Across two Chelsea galleries, 'Prickling Goosebumps & a Humming Horizon' transcends earlier feminist interpretations of the artist's work to delve into cosmic ecosystems of vegetal delights
Pipilotti Rist is not a feminist. Or rather, as she told the Guardian in 2011, she is ‘politically’, but not ‘personally’ – a bold blurring of the 1970s maxim that the personal is always political. Rist would prefer other adjectives like ‘wild and friendly.’ The kind of utopia she builds is a pre-political one; more Garden of Eden than militant commune.
Culture critic Aruna D’Souza has described how unsettling it is to rewatch Rist’s Ever is All Over (1997), in which a woman dressed like Dorothy from The Wizard of Oz (1939) breaks a car window with a large prop flower and a female cop walks by and nods. Perhaps her most famous work, the video has since been referenced in a Beyoncé’s visual album, Lemonade (2016), driving up attendance to her New Museum retrospective later that same year. ‘I would have preferred that Beyoncé did it with a flower and not a baseball bat, because it changes the meaning,’ Rist told The New Yorker in 2020. ‘But, no, I was very flattered’. Few video artists have had such reach in the popular consciousness.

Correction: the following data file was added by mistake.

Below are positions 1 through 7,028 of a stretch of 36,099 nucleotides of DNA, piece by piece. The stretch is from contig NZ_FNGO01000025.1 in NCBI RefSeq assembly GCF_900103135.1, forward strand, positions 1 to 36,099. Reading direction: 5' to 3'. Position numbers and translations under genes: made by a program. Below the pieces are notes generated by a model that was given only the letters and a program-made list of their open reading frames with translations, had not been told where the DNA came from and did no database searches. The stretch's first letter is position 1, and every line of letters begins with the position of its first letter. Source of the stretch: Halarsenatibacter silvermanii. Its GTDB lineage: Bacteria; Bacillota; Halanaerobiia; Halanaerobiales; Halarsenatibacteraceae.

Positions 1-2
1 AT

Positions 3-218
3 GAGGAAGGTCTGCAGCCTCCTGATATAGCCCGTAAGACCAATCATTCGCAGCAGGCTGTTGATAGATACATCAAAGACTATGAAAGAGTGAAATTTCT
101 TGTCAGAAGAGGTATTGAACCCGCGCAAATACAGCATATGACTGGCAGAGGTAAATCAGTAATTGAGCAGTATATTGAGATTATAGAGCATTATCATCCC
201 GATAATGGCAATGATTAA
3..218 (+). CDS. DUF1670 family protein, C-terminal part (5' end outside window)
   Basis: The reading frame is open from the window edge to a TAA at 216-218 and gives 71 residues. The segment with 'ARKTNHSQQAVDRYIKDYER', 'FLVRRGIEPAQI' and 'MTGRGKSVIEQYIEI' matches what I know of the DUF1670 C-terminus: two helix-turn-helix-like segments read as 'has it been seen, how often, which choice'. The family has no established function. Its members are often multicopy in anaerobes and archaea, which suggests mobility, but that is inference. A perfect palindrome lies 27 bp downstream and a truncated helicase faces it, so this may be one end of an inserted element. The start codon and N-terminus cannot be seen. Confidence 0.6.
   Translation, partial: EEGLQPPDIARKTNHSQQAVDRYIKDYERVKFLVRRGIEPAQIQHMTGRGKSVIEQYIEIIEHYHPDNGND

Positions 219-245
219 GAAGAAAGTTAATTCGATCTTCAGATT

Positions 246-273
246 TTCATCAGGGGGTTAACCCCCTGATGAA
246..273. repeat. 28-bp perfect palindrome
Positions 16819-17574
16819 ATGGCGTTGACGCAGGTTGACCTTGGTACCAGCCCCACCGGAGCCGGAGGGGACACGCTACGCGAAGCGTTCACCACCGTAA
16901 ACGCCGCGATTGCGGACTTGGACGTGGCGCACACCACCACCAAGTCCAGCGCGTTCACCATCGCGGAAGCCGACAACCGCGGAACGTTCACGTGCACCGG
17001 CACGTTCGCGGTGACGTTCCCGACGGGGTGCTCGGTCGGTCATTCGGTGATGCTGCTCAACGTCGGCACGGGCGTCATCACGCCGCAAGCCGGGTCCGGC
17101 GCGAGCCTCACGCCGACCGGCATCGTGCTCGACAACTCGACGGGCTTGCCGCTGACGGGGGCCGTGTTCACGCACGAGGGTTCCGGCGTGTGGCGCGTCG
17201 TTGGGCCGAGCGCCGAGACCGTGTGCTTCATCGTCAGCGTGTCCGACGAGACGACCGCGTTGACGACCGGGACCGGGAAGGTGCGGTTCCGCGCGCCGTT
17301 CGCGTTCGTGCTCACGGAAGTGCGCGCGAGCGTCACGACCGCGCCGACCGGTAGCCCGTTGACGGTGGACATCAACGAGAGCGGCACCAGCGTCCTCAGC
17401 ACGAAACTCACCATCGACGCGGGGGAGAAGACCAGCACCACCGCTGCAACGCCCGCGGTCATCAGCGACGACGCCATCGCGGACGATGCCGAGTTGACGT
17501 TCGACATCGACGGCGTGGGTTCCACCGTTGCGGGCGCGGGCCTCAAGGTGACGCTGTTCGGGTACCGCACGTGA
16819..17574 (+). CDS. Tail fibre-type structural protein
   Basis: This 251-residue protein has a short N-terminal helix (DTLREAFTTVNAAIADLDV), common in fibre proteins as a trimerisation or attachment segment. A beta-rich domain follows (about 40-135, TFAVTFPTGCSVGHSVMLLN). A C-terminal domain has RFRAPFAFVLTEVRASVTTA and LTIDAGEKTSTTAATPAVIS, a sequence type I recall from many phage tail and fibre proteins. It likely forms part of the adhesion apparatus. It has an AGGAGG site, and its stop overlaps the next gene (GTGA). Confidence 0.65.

Rist’s new exhibition, ‘Prickling Goosebumps & a Humming Horizon’ features windows named after activists like Sojourner Truth and Amaranta Gómez Regalado, a wink to the political realm without offering explicit commentary. She was also inspired by other avant-garde women artists like Yoko Ono. Rist’s work can certainly come across as innocent, with a similar whimsical affect to that of Icelandic popstar Björk. Both women have used art to gesture towards powerful new worlds, ones that captivate us with their vast reimagining of the damaged one we live in.
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